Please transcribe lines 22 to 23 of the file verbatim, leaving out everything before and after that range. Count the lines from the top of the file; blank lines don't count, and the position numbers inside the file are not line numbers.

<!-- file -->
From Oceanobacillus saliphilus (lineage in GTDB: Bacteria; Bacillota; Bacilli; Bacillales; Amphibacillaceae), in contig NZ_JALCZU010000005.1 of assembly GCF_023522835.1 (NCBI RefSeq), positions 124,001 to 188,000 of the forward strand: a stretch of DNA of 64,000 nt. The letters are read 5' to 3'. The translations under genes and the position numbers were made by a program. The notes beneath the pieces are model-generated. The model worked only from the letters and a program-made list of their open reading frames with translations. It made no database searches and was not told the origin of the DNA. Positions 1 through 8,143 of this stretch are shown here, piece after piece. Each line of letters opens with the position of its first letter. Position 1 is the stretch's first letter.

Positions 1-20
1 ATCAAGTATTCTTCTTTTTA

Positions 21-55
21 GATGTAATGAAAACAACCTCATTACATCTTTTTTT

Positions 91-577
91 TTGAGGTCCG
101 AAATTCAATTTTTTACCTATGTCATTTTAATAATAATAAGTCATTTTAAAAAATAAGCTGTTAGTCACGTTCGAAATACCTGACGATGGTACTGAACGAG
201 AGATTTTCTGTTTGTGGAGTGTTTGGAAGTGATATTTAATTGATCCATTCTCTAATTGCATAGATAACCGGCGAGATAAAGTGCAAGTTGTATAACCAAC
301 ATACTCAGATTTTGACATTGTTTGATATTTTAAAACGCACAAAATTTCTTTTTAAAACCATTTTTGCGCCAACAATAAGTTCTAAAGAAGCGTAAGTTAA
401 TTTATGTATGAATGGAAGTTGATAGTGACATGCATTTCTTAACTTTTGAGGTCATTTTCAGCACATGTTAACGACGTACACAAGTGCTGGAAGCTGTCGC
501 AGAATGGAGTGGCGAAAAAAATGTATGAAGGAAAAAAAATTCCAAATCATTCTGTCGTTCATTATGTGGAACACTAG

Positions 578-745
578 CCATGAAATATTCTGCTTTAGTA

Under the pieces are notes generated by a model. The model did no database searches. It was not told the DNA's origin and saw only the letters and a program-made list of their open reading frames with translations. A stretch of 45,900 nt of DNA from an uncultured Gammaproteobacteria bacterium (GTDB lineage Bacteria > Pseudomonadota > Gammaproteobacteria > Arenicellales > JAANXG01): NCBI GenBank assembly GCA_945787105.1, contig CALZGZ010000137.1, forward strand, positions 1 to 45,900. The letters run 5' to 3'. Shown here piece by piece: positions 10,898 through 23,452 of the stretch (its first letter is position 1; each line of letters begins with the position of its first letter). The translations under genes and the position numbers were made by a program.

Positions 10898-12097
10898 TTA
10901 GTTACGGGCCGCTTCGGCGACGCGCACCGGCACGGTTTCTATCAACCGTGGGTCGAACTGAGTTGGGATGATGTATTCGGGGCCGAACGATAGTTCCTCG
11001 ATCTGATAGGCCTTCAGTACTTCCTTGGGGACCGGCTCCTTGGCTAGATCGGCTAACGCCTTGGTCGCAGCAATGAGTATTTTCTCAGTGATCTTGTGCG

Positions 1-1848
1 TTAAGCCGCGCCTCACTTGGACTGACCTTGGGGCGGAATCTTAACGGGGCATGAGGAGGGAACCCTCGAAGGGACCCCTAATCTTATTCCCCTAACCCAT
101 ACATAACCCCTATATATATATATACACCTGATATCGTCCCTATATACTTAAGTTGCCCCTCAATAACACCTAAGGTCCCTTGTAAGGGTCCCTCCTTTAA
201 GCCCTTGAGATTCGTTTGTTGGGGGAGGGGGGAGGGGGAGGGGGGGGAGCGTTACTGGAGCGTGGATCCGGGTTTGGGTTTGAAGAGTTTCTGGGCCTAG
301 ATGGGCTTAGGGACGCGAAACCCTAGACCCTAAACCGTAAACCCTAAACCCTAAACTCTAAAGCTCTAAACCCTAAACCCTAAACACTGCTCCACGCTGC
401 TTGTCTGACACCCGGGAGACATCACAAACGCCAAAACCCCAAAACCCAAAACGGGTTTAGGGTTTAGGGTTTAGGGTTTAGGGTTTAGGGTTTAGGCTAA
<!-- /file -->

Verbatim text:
101 ACATAACCCCTATATATATATATACACCTGATATCGTCCCTATATACTTAAGTTGCCCCTCAATAACACCTAAGGTCCCTTGTAAGGGTCCCTCCTTTAA
201 GCCCTTGAGATTCGTTTGTTGGGGGAGGGGGGAGGGGGAGGGGGGGGAGCGTTACTGGAGCGTGGATCCGGGTTTGGGTTTGAAGAGTTTCTGGGCCTAG